I ignored the comment, took out my badge as we approached the evidence room door, and clipped it to my belt the way Devlin wore hers. I also tried my best to imitate Devlin’s aggressive posture and body language.

“Are you having cramps?” Monk asked.

“I’m getting into character. It’s all about attitude. I’m trying to look like a tough cop.”

“Wouldn’t you look tougher without indigestion?”

“Just put on your badge and follow my lead.” I took a deep breath, opened the door, and entered the room like I owned it.

It was a windowless pit that looked like an enlarged version of the interrogation room, only without its charm. The floors were scratched linoleum, the walls were cinder blocks, the lighting was fluorescent, and the temperature was cold enough to keep milk fresh without refrigeration.

The back half of the room was closed off with thick wire-mesh screen, beyond which I could see rows of metal shelves crammed with file boxes, several padlocked cabinets of various sizes, and a walk-in freezer, which probably had something to do with why it was so cold.

There was a scuffed-up wooden desk situated directly in front of the caged area and it was covered with files and dozens of framed photos of a small white dog with big black spots and its owner, the woman who was the lone occupant of the room.

The nameplate on her desk read
SPECIAL AGENT JACQUELINE NESBO
. She was about my age, and in better shape, but much more pale—though that probably was an illusion created by the contrast between her skin tone and the big red pullover sweater that she was wearing. Two more sweaters were hanging from a coatrack in the corner.

“May I help you?” Nesbo asked.

“You could start by running a lint brush over your sweater,” Monk said.

“Excuse me?” she said.

“I’m Detective Natalie Teeger, Summit, New Jersey, PD, and this is my partner.”

“If you don’t have a lint brush, I do,” Monk said.

I kept talking, hoping to trample right over Monk’s comment. “We’re consulting with the Bureau on an organized-crime case and, since we’re here, I couldn’t resist the opportunity to get some pointers on evidence storage and security from the expert.”

“Or you could burn the sweater,” Monk said. “Is there an incinerator in the building?”

She pinned Monk with a cold look. “What’s wrong with my sweater?”

“It looks like it’s made of dog hair,” Monk said.

Nesbo plucked a hair from her sweater and flicked it aside. “Occupational hazard when you live with dogs.” She looked affectionately at the photos. “But it’s worth it.”

“Your dog is adorable,” I said, trying to salvage the situation before Monk ruined everything. “I’ve never seen one quite like it. What’s the breed?”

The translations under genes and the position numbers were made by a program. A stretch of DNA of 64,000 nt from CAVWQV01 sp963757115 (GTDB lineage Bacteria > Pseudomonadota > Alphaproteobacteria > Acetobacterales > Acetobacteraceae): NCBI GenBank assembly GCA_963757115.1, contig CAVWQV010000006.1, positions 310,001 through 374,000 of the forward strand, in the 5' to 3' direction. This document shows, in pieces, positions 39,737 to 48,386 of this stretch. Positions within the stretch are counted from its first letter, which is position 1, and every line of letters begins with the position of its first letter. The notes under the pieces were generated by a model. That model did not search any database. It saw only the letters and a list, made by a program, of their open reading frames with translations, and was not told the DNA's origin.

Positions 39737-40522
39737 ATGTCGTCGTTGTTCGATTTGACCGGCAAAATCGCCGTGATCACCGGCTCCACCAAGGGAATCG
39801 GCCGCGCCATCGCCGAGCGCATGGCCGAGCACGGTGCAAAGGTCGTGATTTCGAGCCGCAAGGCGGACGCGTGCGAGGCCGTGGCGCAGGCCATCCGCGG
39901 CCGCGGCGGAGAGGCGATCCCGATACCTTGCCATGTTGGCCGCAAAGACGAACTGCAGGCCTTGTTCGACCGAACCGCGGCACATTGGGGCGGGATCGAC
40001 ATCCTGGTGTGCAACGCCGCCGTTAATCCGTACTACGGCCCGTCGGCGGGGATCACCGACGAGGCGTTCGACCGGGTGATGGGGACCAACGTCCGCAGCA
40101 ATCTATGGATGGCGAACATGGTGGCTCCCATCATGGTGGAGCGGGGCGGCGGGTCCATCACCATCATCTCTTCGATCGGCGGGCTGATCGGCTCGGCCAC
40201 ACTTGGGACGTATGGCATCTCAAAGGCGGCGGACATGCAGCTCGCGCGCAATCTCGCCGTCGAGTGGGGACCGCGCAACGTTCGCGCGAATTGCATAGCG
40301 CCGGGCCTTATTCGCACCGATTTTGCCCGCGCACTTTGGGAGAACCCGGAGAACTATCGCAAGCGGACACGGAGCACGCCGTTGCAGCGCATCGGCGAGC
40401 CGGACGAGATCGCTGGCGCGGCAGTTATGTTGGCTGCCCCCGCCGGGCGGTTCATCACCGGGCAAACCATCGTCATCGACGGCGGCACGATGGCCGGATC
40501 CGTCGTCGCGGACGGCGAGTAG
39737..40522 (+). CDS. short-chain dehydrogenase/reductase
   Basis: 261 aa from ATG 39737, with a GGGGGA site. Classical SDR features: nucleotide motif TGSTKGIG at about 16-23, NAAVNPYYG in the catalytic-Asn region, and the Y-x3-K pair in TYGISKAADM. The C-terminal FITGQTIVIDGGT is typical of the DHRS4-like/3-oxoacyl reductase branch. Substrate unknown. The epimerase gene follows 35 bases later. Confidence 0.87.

“Jack Shitz,” she said.

“I’m sure he does, everywhere and indiscriminately, but there’s no need to tell us and no reason for profanity,” Monk said. “Show some self-control, for God’s sake. You’re a federal agent.”

Nesbo turned and gave him a long, hard look, and that was when I swiped her nameplate.

“It’s a Jack Russell terrier/shih tzu mix, also known as a Jack Shitz,” she said, then turned back to me, just as I stuck the nameplate under the back of my shirt. “Was there a reason you came down here?”

“Our evidence room back in Summit is basically a storage closet. My partner here has been asked to take it over. We could use some guidance.”

“He could use some manners, but I’d be glad to help.” She got up, turned her back to me, and gestured to the rows of shelving beyond the grate. “Thousands of different pieces of evidence come through here every year, everything from heroin to bull semen. Each item has to be meticulously cataloged and tracked to maintain the integrity of the chain of evidence.”

As she spoke in detail about the paperwork involved, I stole a small framed picture of her dog and shoved it in my purse.

“How tight is the security?” Monk asked.

“There’s an agent here at all times,” she said. “And nobody gets through the gate without signing the log and swiping their ID card into the reader. They also have to sign the evidence log for the particular item they are retrieving.”

“What about once they are in there?” Monk said. “Are they supervised?”

“We aren’t talking about unruly children,” she said. “They get their evidence and they leave.”

“What’s to stop them from rummaging through evidence in other cases or removing items that they haven’t signed for?”

“Personal integrity,” she said. “What are you getting at?”

She had a pen on her desk with an FBI insignia on it. So I swiped it, too, and stuck it in my back pocket.

“That once they are past the gate, they are unsupervised and can do whatever they like.”

“They still have to get past me,” she said. “Or whoever is sitting at this desk. We’re not just pencil pushers. We’re crack agents ourselves.”

“I never doubted it,” I said, glancing at my watch. “Oh my, would you look at the time. I’d love to stay and learn more, but we have a stakeout to get to. You know how it is.”

BOOK: Mr. Monk is a Mess